Dubai World Cup Postponed with One-Week Notice

Posted By Jennifer Newell on March 26, 2020

The Dubai World Cup is one of the most elaborate horse races in the world, not to mention the richest one. Last year, the purse for the race was $12 million, and Thunder Snow won it for $7.2 million.

The 2020 Dubai World Cup was set to run this Saturday, March 28 at Meydan Racecourse. The entire racing day was set to offer eight Thoroughbred races and one Arabian contest. The cumulative purse for the day was $35 million.

Precautions to Postponement

The first announcement regarding the 2020 Dubai World Cup came on March 16, just days after the World Health Organization (WHO) newly classified the coronavirus outbreak of COVID-19 an official pandemic.

Unsurprisingly, the Dubai Racing Club and the Emirates Racing Authority (ERA) decided to host the meet on March 28 “without paid hospitality spectators.” The move was in line with precautionary measures implemented by the United Arab Emirates government.

Further, all of the events surrounding the Dubai World Cup, including the post-position draw and welcoming reception, were cancelled. The only people allowed into the Meydan Racecourse in the days leading up to the race and on racing day would be those with connections to the horses, sponsors, accredited media, and ERA racing officials.

Six days later, the organizing committee officially postponed the 25th Dubai World Cup in its entirety.

“We believe it is our duty to help protect the well-being of residents and guests.”

Frustration Peaks

Most people in the racing industry understand that tracks and racing organizations have little choice but to close facilities and cancel races in this time of a pandemic. The health of the general public is of paramount importance. Few argue this point.

However, those who traveled to Dubai with their horses to compete in the Dubai World Cup are angry.

Participants in the race – 21 of them – were told to make the trek to the UAE and prepare their horses for the race. But just one week before the meet, with everyone in Dubai already, they were told otherwise.

According to the Paulick Report, some of the participants are beyond frustrated. “We all went over there, got our horses out there, and all of a sudden, we’re not running. It’s such a waste,” said Elizabeth Dobles who was to run War Story in the race for the first time. “Everybody was pretty upset, not just upset but mad.”

Worse, Americans who arrived in Dubai for the race were then only given 48 hours to leave Dubai before the UAE shut down the airlines, per governmental orders. They were able to leave the horses, with care left to the Dubai staff, though they didn’t have much choice. Making their own arrangements to leave the UAE within 48 hours was difficult enough.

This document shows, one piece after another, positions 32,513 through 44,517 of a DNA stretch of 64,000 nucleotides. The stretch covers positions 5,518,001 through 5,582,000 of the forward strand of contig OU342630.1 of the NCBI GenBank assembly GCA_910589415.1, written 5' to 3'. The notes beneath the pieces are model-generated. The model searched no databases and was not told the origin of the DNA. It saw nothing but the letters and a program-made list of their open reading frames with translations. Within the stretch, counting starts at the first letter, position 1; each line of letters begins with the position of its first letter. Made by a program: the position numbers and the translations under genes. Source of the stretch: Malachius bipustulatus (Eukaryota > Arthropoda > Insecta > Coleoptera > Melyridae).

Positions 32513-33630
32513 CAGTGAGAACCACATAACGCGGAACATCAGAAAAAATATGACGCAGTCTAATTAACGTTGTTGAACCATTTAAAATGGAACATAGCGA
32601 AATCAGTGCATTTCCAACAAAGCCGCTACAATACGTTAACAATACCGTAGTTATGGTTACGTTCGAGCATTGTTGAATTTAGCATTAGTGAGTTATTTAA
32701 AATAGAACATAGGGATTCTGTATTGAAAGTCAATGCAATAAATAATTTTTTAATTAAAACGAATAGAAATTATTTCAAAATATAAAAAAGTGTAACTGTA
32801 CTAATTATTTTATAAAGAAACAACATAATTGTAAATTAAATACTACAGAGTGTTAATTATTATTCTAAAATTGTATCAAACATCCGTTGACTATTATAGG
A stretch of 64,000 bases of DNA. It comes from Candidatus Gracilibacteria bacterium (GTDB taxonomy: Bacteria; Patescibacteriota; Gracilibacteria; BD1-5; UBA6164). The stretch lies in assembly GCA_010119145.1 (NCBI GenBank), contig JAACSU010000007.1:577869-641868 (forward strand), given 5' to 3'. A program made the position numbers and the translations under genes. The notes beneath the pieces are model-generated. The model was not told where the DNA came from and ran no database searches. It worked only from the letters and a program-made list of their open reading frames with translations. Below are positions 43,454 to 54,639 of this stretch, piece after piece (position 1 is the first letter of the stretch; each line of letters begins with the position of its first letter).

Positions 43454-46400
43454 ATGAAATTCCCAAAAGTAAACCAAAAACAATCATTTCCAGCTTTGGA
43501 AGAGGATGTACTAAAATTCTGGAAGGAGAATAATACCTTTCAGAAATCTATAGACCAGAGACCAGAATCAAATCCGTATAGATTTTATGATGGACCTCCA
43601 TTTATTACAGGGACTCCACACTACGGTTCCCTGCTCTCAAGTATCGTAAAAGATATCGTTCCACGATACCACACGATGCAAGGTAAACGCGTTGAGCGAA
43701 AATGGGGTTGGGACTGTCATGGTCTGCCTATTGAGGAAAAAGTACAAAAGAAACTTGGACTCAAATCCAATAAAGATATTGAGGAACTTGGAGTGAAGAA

The expenses piled up for a race not run and purse not won. Dobles also expressed concern that War Story was prepared to run and had been training but now must sit in a stall with only an hour-long walk each day. “You have to worry about them kicking down the walls,” she said.

Dobles also fears that her 8-year-old horse may not be in shape next year, may not qualify to run in the 2021 Dubai World Cup.

Unprecedented Decisions

The Dubai World Cup only has a relatively short history dating back to 1996. However, this will be the first time – on the race’s 25th anniversary, no less – that the race had to be cancelled.

Last year, the race made history in the industry with its $12 million purse, which was a $2 million increase from the previous year. Even more, Thunder Snow became the first horse to win the Dubai World Cup twice. And he did it by a nose in back-to-back years in a photo finish.

COVID-19 has wreaked havoc on the 2020 horse racing season in general. Even the Kentucky Derby and other races in the American Triple Crown were rescheduled to September. But the cancellation of the Dubai World Cup was one of the more disappointing results of the pandemic thus far.


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Jennifer Newell

Jennifer Newell is a freelance writer living in her hometown of St. Louis after stints in Los Angeles and Las Vegas. She has written about poker for more than 15 years but added other forms of gambling and horse racing to her repertoire in the last few years. She grew up with a love for horse racing from her now-late father, who loved to play the ponies. Jennifer can be found on Twitter at @writerjen.

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